TEEN'S HUMANS OF NEW YORK STORY INSPIRES PRESIDENT OBAMA. What started with a picture and a post on the popular Humans of New York blog has led to more than $1 million in donations and now, a trip to the Oval Office. In the post, 13-year-old middle school student Vidal Chastanet talks to Humans of New York about the person who has influenced him most, Ms. Lopez, his school's principal. Chastanet attends Mott Hall Bridges Academy in Brownsville, Brooklyn, the neighborhood in New York City with the highest crime rate. "When we get in trouble, she doesn't suspend us. She calls us to her office and explains to us how society was built down around us. And she tells us that each time somebody fails out of school, a new jail cell gets built. And one time she made every student stand up, one at a time, and she told each one of us that we matter," Chastanet told Humans of New York. Their story inspired President Obama, so it was only a matter of time before Chastanet, Nadia Lopez and Brandon Stanton, the Humans of New York creator and photographer, received an invitation to the White House, ABC's KATHERINE FAULDERS writes.

ABOUT THE OBAMA PSA THAT AIRED DURING THE GRAMMYS. During music's biggest night, President Obama appeared in a public service announcement that aired during the Grammy Awards in which he urged the artists to take a stand on sexual violence, ABC's KATHERINE FAULDERS notes. He called on Americans to end sexual violence against women saying, "It's not okay and it has to stop." The president also asked the Grammy artists to call on their fans to join the "It's On Us" campaign. "Artists have a unique power to change minds and attitudes and get us thinking and talking about what matters. And all of us, in our own lives, have the power to set an example," Obama said. "And to the artists of the Grammy's tonight I ask you to ask your fans to do it too. It's on us." The "It's On Us" initiative aims at stopping sexual assault on college campuses. WATCH:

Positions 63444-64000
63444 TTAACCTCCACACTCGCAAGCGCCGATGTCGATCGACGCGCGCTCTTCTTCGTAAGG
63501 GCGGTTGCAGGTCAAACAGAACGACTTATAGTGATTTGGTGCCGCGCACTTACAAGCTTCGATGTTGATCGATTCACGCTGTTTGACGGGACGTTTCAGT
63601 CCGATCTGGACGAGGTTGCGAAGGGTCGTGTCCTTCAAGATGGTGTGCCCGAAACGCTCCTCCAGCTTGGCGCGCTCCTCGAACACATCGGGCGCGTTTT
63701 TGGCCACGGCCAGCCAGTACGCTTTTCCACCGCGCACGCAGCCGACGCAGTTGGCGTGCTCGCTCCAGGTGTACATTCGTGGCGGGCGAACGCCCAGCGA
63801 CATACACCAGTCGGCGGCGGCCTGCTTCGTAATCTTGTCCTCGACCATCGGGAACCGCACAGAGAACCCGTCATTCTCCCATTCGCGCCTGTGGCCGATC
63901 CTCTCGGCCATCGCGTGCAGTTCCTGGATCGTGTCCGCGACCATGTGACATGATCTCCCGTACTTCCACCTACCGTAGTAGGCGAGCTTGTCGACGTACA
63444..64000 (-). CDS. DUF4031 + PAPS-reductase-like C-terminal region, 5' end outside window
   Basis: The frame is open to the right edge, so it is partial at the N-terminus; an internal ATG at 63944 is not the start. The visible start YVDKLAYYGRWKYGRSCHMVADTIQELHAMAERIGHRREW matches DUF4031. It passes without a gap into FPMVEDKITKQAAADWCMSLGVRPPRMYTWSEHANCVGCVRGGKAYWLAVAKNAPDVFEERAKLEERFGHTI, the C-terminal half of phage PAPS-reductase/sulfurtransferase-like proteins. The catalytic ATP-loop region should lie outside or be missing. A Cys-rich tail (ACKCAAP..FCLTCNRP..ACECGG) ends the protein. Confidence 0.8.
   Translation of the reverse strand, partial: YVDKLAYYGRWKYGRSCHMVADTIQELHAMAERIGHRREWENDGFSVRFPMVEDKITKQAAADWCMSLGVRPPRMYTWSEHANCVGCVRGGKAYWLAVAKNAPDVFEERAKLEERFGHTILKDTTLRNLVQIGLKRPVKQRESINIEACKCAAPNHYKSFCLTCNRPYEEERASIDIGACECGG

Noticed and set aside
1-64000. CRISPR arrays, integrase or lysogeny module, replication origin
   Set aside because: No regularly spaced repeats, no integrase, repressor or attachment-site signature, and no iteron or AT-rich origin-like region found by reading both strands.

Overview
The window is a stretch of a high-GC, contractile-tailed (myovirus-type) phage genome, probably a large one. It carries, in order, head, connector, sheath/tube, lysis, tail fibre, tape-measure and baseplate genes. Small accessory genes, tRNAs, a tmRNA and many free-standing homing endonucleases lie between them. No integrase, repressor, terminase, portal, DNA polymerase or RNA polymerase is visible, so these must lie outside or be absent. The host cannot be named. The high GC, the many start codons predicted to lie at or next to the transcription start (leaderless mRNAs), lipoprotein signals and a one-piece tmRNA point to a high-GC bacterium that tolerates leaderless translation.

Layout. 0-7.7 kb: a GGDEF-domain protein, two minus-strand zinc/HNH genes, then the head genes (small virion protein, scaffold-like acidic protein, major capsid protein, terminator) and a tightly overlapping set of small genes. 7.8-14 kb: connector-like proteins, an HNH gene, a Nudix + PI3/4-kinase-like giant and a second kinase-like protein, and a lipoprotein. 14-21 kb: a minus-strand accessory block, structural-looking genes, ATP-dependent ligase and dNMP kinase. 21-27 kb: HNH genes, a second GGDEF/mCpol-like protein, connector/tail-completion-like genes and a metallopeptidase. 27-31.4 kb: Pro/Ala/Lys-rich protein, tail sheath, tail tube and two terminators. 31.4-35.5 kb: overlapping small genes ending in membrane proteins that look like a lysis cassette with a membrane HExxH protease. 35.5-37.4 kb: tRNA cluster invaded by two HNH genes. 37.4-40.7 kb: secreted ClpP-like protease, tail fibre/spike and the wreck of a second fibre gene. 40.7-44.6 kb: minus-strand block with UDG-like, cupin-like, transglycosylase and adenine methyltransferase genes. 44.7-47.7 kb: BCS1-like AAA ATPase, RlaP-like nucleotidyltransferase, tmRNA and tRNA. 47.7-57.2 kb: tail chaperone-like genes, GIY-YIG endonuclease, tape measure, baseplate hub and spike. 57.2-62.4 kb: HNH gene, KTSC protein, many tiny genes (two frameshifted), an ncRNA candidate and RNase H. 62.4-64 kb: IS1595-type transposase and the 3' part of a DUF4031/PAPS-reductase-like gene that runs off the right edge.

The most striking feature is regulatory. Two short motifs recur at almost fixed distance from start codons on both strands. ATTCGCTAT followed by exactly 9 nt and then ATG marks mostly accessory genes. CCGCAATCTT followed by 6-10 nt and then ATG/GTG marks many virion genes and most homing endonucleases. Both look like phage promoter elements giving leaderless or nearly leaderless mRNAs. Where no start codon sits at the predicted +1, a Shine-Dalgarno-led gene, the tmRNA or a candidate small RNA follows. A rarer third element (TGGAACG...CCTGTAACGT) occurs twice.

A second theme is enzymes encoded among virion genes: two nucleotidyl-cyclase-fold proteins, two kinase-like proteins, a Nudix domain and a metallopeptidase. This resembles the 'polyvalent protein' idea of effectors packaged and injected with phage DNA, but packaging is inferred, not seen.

@ScottWalker: Departing for the United Kingdom on a trade and investment trip for the state. My political staff will post some comments while I'm gone.

@NTVsSteveWhite: ICYMI: @BenSasse live tweeted his trip to the boarder. Follow him for photos and comments on his visit with Border Patrol.

@BenjySarlin: Pete King! Lindsey Graham! John Bolton! Meet the Rand Paul 2016 Debate Society. My story, w interviews: …

@betsy_klein: Mike Huckabee tells CNN @NewDay he hasn't seen the "new and edited version" of the Bible that allows gay marriage

?@ethanklapper: Remember the GSA Vegas scandal? Well it's why federal workers literally can't have nice things …